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The latest Microsoft Security Intelligence Report (Volume 11) has been released and contains some interesting information that Microsoft has collected from the execution of its Malicious Software Removal Tool (MSRT) and Internet Explorer SmartScreen® data.  Several of the results confirm what those of us in the network security monitoring community already know: Java is the most often exploited application (page xvii), Adobe Acrobat exploits account for most malicious documents (page xviii), and Adware is the most common type of malware identified (page xx).  Microsoft also stated that over a third of malware detected could spread via the AutoRun feature on removable media or on network shares.  Updates exist that help make the AutoRun feature in XP and Vista more like the one in Windows 7, which is to say more secure.  Deploy those updates.Read more

Brett Edgar

Brett Edgar

Brett is a Founder and the former Director of Managed Security Services at TRUE. He has been working in the system and network forensics field since graduating from the University of Tulsa with a B.S. Computer Science in 2003. He speaks hexadecimal fluently and is TRUE's resident human Ethernet transceiver. He holds CISSP, CSSLP, and CNSS 4011-4015 certificates, loves MLB and NCAA Football, and when he gets tired of hexadecimal, he goes home to hang out with his wife and kid.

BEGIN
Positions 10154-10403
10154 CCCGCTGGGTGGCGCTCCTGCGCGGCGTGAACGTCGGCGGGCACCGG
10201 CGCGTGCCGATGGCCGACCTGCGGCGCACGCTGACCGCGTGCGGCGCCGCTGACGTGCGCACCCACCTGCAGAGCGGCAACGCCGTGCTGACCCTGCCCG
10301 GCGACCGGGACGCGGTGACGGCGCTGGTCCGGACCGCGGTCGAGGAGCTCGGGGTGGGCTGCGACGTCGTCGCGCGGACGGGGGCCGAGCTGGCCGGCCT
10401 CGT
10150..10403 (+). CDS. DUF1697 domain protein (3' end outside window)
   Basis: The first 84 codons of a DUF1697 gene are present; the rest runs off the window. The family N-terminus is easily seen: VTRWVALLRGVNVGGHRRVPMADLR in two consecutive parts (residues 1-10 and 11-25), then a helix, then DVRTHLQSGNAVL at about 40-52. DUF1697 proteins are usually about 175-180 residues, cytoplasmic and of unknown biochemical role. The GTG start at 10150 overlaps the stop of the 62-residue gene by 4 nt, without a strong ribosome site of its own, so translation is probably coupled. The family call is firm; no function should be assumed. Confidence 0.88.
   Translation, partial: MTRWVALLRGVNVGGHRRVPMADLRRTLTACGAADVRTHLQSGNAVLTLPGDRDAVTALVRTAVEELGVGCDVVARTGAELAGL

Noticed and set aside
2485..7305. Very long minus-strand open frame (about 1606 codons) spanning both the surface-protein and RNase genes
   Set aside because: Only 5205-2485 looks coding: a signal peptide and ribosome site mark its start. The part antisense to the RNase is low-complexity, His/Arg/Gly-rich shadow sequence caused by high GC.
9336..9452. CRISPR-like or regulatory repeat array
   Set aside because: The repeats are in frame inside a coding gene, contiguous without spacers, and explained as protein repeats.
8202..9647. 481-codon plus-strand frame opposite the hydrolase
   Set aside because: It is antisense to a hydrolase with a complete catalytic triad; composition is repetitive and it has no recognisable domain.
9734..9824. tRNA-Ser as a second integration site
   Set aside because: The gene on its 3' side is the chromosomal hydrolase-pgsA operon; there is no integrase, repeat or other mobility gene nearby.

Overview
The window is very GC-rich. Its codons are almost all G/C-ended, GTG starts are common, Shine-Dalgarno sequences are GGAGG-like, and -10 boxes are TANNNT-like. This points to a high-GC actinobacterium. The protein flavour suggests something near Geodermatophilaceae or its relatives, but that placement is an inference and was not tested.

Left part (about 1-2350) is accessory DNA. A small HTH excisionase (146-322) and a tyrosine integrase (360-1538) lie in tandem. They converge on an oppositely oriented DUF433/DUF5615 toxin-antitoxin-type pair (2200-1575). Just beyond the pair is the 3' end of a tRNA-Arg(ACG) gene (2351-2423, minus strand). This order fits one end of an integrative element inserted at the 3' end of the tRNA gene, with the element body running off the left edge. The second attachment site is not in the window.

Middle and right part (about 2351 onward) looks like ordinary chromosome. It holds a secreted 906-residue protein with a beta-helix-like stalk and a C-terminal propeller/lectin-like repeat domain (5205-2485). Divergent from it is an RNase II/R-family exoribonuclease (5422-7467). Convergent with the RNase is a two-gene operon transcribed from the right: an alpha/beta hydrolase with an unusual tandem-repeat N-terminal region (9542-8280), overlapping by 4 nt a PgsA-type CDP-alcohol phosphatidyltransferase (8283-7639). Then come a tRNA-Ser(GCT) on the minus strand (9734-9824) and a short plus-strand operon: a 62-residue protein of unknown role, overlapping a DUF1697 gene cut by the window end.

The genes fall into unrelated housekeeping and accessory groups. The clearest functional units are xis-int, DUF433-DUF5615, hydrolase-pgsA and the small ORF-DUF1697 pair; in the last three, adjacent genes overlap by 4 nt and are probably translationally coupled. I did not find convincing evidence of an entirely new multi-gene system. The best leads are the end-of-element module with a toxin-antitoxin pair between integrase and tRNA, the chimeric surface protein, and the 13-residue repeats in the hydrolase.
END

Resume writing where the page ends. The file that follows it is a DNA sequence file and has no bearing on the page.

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Picking on the Little Guy

August 17th, 2011 | Posted by Dominic Schulte in PCI | Security - (1 Comments)

Security is expensive. We all know that. I see the battles my clients continually face – particularly the small and medium-sized businesses (SMBs) – as they try to spread their limited security dollars across dedicated salaries (for the fortunate ones), toolsets, appliances, training, and consulting (maybe we don’t need to include the last one…). The underlying belief that many SMBs seem to receive some relief from: “I’m the small guy. Surely I won’t be targeted when there are banks and multinational retailers to be hacked.” Mr. Angelastri says as much in this Wall Street Journal article.Read more